DymaxRail recently released its 15-foot Ballast Blaster with a spoil master system. The blaster expands versatility for those using 29- to 35-ton excavators. The Blaster Bar is 15-feet in length and can be used for ballast removal at switches. The chain is designed to cut in both directions and features a complete 360-degree rotation. “No matter where you are positioned to the track the operator has total flexibility,” noted Allen Switzer, general sales manager. “The chain is hydraulically tightened by using a patent-pending tightening system. The operator doesn’t need to get out of the cab to tighten chains ever y two hour s. The new spoil master system has been developed to pull the ballast away from the chain easily and is a great feature where track beds are relatively flat. No extra power source is required to be added to the excavator saving the owner money.” Dymax also offers its Rail Rider II. The remote-controlled system includes a power cart with a 240hp engine and hydraulic pump featuring the ability to use hand held-tools for the gang. The machine cart has two hydraulic

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motors to propel the Rail Rider with the excavator mounted. Dymax notes that removal of both carts along the track takes five minutes or less. The Rail Rider II can achieve speeds up to 25 mph and pull 50 tons of material in an additional cart.

Georgetown

Georgetown Rail Equipment Company (GREX) has been working to refine BallastSaver, its newest inspection technology, which it says provides railroads the ability to objectively define their ballast needs. Dur ing the past several months, enhancements have focused on finding new features, such as lateral instability detection and improving inclement weather inspection capabilities.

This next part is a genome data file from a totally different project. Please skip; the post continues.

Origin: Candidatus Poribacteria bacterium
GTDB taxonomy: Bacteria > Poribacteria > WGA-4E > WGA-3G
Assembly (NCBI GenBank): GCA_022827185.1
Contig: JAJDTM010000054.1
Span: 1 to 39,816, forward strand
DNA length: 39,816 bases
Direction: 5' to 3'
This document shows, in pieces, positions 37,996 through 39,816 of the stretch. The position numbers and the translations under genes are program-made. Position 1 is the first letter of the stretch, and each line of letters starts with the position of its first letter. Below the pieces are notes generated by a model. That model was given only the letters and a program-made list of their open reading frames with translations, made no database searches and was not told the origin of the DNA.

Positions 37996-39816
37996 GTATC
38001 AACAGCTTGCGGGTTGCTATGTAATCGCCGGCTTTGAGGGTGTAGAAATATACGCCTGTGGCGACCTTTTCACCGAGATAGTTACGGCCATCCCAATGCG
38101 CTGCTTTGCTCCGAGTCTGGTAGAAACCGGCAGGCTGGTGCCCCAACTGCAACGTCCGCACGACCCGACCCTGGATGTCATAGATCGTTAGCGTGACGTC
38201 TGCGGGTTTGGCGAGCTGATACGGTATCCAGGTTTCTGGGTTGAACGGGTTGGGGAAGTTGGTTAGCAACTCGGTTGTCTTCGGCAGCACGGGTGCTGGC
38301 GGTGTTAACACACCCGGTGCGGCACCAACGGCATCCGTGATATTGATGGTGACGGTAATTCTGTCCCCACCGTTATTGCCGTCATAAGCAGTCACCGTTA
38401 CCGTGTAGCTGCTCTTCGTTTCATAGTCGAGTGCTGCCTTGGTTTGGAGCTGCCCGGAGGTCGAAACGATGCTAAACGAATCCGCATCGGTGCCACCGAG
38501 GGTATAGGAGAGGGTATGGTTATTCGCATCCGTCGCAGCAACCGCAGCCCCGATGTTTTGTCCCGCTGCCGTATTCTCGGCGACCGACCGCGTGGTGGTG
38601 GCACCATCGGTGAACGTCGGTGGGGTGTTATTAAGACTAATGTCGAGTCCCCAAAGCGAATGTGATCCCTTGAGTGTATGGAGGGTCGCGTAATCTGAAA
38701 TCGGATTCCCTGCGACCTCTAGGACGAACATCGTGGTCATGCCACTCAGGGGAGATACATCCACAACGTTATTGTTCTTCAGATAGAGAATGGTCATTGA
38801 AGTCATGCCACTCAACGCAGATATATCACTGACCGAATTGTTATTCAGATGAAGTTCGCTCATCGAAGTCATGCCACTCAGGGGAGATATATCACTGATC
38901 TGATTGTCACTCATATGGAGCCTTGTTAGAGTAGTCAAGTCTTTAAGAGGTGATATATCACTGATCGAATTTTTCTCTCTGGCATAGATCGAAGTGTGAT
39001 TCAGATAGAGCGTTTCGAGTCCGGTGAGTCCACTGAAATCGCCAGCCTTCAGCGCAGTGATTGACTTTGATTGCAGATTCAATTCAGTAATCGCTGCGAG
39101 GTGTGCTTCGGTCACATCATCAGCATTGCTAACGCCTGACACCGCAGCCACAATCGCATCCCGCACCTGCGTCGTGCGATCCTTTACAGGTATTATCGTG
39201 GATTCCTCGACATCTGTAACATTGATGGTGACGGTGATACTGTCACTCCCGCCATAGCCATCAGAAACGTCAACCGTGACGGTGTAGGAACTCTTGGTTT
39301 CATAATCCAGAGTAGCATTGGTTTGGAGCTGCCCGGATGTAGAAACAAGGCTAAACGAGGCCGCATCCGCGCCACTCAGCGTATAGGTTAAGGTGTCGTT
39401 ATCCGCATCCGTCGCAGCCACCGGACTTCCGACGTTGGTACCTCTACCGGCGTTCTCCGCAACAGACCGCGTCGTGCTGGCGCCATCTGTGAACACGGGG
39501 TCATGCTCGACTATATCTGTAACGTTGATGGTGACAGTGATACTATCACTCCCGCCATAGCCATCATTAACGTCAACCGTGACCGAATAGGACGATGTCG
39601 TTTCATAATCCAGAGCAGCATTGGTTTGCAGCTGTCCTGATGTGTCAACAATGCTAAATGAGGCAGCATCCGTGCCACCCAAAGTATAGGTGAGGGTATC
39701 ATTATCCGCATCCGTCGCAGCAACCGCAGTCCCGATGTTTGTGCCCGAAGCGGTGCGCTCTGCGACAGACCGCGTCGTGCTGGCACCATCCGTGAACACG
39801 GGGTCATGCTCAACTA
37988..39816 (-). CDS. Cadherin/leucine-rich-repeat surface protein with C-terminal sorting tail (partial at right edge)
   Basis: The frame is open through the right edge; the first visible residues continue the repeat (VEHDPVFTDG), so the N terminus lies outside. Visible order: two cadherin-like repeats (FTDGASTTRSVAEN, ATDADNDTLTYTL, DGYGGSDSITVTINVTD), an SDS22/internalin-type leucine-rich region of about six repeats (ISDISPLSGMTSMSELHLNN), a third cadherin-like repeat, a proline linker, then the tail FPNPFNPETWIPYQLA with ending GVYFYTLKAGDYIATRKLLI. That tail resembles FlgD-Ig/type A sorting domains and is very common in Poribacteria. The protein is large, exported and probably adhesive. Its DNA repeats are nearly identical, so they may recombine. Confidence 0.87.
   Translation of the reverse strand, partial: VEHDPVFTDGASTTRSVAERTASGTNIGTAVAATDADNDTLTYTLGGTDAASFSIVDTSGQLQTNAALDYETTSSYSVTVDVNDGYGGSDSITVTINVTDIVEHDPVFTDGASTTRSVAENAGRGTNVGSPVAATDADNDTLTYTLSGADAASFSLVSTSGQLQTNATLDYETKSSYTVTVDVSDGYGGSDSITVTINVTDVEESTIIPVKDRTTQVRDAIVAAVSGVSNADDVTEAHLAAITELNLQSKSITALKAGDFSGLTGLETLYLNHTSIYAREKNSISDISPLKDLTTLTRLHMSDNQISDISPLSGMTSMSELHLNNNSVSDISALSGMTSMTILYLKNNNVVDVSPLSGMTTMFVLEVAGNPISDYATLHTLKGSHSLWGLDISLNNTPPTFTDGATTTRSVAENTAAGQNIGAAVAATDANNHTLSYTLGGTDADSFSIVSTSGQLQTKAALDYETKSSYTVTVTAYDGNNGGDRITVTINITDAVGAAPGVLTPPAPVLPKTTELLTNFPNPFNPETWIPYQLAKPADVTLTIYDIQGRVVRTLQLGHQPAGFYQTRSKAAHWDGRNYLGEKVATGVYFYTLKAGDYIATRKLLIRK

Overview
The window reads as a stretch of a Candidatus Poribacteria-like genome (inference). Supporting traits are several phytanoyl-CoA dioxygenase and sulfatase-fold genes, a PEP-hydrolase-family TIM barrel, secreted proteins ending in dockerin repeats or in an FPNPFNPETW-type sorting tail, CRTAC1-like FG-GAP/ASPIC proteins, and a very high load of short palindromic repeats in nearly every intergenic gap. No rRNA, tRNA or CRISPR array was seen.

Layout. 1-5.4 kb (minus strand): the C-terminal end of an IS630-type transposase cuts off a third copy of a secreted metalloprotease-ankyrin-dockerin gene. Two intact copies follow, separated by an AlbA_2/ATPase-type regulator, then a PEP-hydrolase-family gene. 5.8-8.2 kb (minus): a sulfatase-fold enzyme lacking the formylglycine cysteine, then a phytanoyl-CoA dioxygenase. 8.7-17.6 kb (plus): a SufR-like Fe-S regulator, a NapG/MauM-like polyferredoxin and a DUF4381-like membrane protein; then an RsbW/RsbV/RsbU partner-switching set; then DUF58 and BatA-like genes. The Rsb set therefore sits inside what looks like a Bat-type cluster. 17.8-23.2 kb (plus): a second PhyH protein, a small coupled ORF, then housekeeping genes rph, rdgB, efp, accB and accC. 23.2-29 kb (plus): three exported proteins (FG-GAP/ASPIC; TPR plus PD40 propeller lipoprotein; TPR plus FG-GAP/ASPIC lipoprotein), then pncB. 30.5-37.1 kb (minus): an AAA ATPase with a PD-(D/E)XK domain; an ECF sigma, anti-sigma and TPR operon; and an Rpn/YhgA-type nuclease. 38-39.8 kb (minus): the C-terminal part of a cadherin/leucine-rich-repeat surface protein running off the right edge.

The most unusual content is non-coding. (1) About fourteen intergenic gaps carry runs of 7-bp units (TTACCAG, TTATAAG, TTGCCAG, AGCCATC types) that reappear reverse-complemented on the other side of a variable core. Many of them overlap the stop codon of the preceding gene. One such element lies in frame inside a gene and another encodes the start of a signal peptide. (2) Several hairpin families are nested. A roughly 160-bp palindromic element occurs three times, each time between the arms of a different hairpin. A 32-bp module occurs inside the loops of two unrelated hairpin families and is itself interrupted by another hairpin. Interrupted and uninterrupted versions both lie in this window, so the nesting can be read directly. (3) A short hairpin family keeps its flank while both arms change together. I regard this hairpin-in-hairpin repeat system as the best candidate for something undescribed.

“BallastSaver is unique because it is preprogrammed with the customer’s ideal ballast profile,” said Lynn Turner, vice president of marketing and sales. “Since each railroad has their own ideal profile for ballast shoulders, BallastSaver customizes it’s inspections for every customer and provides railroads an unbiased inspection across their system or subdivision. Uniform inspection provides accurate ballast assessment and allows planning for delivery of precise amounts only where needed. Our customers are recognizing the benefits of this and are responding to the availability of BallastSaver technology.” BallastSaver data can be collected dur ing daylight or in the dark, rain or sun. One new feature that BallastSaver now offers is Lateral

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Ballast maintenance

NMC Railway Systems’ 10-foot undercutter.

Instability Detection (LID). There are cer tain conditions in which a track shoulder can be completely washed away or eroded, thus

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exposing the ends of the ties. Turner says these instances weaken the track’s lateral stability and create dangerous conditions that can result

in derailments. “When these conditions occur suddenly, they are identified by re gular trac k in spec tion s ,” s ai d Tu r n e r. “ H owe ve r , w h e n t h e s e instances develop slowly over time, they can easily be overlooked and become accidents waiting to happen. BallastSaver automatically identifies these areas and repor ts them for immediate remediation.” BallastSaver can be used as a stand-alone service or in conjunction with GREX’s ballast delivery system, GateSync, which takes the precise location and amount of ballast needed, which is provided by BallastSaver, then executes a precise ballast delivery dump run at up to 10 mph.

Harsco Rail

Harsco Rail’s Spreader Ditcher is

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Ballast maintenance